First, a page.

Have expertise in a specific area of study? Share your knowledge!
There is nothing much in my educational background or professional life that is specifically useful in genealogy. As I wrote in Will Translate for Genealogy Help, languages are my thing. This might be helpful in researching my husband’s family, branches of which are from Germany, Italy, and Romania, but these are not the languages I have studied, though I do remember a smattering of German. My college major was Russian language, in graduate school I spread out to Slavic Studies, and as a professional linguist I have studied a few more languages, both in classroom settings and on my own. Russian is still my strongest language, but I also translate from Bulgarian, Ukrainian, Czech, Slovak, Polish, Hungarian and Georgian, can do Serbian, Croatian and Slovene in a pinch, and would try my hand at Macedonian and Bosnian if someone is desperate.
I know that many people think there is no long a need to resort to a professional translator when there are things out there like Google Translate, Babelfish, and other computer (“machine”) translation applications, and these applications can in fact be useful in identifying documents and translating material with uncomplicated syntax and ordinary vocabulary. And it is possible to some extent to sort out some of the odd constructions and word choices into passable English, but – and this is a big “but” – the accuracy of the results cannot be trusted with a high degree of certainty. The same can of course be said of human translations. A “smooth” but inaccurate translation of either sort can be dangerous; it “sounds” correct and so is trusted. So, my advice is if you have documents of more than basic difficulty, find a reputable translator to translate them for you.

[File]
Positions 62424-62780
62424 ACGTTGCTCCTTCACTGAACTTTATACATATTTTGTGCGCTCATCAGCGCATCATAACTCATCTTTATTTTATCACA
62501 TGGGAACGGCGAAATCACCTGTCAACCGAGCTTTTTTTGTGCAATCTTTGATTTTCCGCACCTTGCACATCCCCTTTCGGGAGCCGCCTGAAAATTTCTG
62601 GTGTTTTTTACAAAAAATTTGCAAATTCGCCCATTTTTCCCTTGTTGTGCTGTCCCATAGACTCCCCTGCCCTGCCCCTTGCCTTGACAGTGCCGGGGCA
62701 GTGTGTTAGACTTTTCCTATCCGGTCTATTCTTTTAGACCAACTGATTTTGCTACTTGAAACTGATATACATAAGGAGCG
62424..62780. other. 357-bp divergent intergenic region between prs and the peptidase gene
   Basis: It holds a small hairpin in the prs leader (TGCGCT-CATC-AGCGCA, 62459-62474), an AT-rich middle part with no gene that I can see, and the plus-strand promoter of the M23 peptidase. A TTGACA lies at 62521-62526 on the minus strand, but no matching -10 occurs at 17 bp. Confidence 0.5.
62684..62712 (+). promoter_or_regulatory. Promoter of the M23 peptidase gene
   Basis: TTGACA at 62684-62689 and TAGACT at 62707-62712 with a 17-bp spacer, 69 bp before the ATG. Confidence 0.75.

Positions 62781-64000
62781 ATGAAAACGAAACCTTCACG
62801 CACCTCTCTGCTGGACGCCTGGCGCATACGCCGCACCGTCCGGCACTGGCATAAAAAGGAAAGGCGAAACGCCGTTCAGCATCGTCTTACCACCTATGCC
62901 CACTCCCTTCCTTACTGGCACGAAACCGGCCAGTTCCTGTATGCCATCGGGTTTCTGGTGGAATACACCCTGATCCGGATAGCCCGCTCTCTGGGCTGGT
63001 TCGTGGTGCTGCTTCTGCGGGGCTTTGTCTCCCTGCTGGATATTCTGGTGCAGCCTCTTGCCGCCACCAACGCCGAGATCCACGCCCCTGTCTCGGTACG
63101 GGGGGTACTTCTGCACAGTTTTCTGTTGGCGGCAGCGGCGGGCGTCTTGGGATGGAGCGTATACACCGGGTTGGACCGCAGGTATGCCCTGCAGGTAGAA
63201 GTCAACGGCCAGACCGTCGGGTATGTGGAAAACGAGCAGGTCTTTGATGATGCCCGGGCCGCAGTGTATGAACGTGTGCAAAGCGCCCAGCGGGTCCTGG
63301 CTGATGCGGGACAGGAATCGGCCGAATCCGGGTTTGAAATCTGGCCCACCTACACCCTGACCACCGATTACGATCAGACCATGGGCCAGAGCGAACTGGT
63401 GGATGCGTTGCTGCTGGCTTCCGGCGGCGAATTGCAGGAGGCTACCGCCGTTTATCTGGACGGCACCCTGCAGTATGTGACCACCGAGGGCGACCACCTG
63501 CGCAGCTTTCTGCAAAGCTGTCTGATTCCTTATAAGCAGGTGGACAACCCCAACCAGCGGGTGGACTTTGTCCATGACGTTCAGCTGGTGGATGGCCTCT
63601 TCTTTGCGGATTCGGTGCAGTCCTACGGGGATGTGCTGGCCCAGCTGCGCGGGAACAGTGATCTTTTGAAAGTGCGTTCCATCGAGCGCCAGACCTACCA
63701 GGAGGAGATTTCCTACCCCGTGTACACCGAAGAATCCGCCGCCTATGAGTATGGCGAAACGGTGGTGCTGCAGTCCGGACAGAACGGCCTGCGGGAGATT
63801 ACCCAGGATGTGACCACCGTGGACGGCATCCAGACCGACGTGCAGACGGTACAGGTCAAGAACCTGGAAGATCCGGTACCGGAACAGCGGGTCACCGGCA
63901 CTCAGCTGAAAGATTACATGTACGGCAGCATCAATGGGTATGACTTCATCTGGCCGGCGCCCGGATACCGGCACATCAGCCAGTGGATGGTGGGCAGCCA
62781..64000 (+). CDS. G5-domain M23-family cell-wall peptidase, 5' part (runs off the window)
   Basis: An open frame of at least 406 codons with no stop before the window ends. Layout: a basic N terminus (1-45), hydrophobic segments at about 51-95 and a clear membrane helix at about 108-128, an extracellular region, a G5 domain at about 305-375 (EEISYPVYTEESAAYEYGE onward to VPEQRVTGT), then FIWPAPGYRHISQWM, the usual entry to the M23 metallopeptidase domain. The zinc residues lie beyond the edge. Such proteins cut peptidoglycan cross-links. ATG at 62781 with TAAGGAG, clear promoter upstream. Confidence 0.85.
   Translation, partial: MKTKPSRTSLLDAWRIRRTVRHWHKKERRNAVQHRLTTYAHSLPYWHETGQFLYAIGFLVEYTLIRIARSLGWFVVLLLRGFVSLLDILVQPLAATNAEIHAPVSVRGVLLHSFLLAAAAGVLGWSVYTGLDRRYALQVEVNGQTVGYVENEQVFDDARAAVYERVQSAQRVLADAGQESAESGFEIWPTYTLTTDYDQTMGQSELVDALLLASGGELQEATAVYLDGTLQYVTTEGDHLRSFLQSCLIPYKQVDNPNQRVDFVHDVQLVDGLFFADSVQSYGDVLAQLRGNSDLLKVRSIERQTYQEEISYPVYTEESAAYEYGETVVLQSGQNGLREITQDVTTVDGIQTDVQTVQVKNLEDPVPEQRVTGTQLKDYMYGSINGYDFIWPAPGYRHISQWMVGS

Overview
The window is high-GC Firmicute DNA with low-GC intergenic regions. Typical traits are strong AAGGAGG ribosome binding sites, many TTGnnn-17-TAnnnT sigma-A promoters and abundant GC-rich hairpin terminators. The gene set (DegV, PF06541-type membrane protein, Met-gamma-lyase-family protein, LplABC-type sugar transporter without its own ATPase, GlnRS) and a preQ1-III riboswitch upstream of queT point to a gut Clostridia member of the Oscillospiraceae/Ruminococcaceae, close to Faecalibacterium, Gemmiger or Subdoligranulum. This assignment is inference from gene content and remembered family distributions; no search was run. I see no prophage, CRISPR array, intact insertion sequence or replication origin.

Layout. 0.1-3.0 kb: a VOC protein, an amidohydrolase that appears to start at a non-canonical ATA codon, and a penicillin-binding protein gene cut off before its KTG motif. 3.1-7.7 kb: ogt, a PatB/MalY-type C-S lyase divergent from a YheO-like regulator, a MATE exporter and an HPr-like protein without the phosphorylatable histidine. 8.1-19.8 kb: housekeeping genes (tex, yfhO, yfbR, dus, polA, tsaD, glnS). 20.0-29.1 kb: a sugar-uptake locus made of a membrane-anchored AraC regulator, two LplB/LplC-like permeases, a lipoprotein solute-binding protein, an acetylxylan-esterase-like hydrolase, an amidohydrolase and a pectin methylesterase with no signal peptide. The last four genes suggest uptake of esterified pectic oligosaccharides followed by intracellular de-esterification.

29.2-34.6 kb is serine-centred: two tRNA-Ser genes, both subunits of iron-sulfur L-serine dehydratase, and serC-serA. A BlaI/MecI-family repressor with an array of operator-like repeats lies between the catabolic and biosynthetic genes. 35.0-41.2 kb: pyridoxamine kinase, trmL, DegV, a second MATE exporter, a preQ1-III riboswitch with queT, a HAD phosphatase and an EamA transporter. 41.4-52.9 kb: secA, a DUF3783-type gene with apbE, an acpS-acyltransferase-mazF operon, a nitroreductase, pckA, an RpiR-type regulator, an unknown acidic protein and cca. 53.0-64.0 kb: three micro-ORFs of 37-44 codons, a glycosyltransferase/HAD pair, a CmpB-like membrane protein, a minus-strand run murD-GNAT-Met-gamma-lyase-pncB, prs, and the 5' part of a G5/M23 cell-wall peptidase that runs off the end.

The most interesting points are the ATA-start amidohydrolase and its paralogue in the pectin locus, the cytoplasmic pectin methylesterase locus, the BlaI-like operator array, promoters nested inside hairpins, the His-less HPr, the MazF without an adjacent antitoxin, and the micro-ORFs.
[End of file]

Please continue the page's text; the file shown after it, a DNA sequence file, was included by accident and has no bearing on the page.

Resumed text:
As for how my skills can help others, I would say that I can produce at least a decent translation or gist from these languages. In addition, the need to research often obscure subjects for my translations has led to the formation of decent research skills and knowledge of some handy search tricks, not to mention knowledge of potentially useful pieces of trivia. And as those of us who pursue genealogy know, those obscure bits of information can come in handy when you least expect it.
And it we take the word “area” in “area of study” to refer to a geographical area, then I could say that I am becoming quite familiar with the following counties: Anderson and Greenville in South Carolina and Baylor, Dallas, Collin, and Fannin counties in Texas.